For more info on conditions of travel and entry you should check the Ministry of Foreign Affairs visa website section here. You can find the Romanian embassy in your country here.
- Romanian Friend tip: for EU citizens a vald national identity card is enough to enter the country
2. Romanian currency, money, exchange houses and card payments
The Romanian currency is Leu (RON) or Lei in plural and can be found in notes of 1, 5, 10, 50, 100, 200 and 500, all plastic and almost indestructible! 1 Leu is divided into Bani which are coins of 50, 10 and smaller-don’t-matter coins. Although most prices in Romania are also displayed or calculated in Euros, using Euros for cash payments is not accepted and if someone offers you an ‘in-house’ exchange rate, you should check official rates before accepting.
- 1 Euro is about 4,5 Lei and 1 USD is about 4 Lei - check official exchange rates published by the Romanian National Bank here); prices in Romania are generally cheaper than in Western European countries: with 1 Euro you can buy: 2 x 0.5 bottles of water or a two-way bus/tram ride in most cities or 1-2 snacks from a street pastry
Before travelling to Romania the foreign currency we recommend you bring is Euros, US dollars, UK pounds or Swiss francs which are the most easily interchangeable currencies. When you arrive exchange offices located in airports for more than €10 for taxi fare, as they usually have bad rate aimed at unsuspecting tourists. Exchange bureaus are very popular in Romanian cities so you'll find plenty of them everywhere, usually recognisable by their yellow or white street boards indicating rates offered.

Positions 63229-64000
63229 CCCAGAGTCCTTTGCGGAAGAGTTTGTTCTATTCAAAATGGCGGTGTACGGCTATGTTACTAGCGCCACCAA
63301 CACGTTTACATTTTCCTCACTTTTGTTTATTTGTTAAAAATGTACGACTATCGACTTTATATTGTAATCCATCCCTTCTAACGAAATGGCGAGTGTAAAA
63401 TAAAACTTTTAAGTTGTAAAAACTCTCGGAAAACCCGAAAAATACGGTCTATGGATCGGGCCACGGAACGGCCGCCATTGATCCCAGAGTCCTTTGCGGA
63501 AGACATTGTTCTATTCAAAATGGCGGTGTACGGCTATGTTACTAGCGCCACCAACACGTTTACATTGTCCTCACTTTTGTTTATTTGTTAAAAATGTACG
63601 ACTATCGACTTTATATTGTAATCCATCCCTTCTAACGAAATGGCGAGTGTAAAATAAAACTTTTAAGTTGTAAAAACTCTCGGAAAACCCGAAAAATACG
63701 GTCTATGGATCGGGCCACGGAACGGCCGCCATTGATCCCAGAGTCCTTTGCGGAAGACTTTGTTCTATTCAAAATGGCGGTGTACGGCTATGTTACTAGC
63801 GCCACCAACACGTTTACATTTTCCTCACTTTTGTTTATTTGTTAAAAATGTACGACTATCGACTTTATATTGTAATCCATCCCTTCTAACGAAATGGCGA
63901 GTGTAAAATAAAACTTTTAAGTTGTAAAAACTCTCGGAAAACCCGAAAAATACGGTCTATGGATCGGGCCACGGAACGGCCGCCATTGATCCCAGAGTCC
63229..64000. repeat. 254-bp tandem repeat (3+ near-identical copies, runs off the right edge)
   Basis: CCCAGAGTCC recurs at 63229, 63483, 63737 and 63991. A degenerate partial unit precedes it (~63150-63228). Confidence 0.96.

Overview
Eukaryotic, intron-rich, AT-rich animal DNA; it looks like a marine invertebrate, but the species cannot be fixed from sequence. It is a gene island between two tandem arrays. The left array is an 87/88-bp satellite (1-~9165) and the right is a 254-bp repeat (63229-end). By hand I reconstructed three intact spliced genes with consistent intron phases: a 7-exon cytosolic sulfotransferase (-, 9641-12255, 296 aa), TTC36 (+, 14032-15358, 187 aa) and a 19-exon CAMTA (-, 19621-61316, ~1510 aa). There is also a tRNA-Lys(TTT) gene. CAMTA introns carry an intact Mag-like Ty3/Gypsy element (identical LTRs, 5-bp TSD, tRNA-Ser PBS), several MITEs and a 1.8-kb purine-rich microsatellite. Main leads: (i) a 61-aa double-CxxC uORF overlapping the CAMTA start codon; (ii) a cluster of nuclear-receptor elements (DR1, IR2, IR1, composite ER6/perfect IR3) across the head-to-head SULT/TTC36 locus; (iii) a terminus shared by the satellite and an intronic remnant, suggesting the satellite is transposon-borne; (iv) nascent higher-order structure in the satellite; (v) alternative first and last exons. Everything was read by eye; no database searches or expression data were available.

There are also plenty of ATMs in Romania (bancomat) to withdraw money from. The most common banks with safe & secure ATMs are BCR (Erste), BRD (Societe General), Banca Transilvania (local), Raiffeisen or ING. When travelling in the countryisde it's hard to find an ATM and card payments are not usually accepted, so better to have cash on you.
- Romanian Friend tip: rates at exchange bureaus are usually better than at banks; some exchanges charge a small fee for transaction above €1000, so better to ask first
Making card payments is very common and safe in Romania. Bank cards issued by VISA, MasterCard and Maestro are widely accepted everywhere, but American Express cards don't work. If you're using a credit card issued by a bank outside the European Union, it's best to check with your bank and see if it's authorized for international payments. In Romanian cities you can pay by bank card almost everywhere (coffee shops, bars, restaurants, hotels, etc) but when travelling to remote areas or in the countryside - cash is king so always have Lei with you and plan your budget ahead.
- Romanian Friend tip: if you're low on cash and plan on having a large meal, it's better to ask if the card terminal is working before ordering; sometimes waiters 'forget' to inform customers in advance
3. Budget, travel expenses and shopping in Romania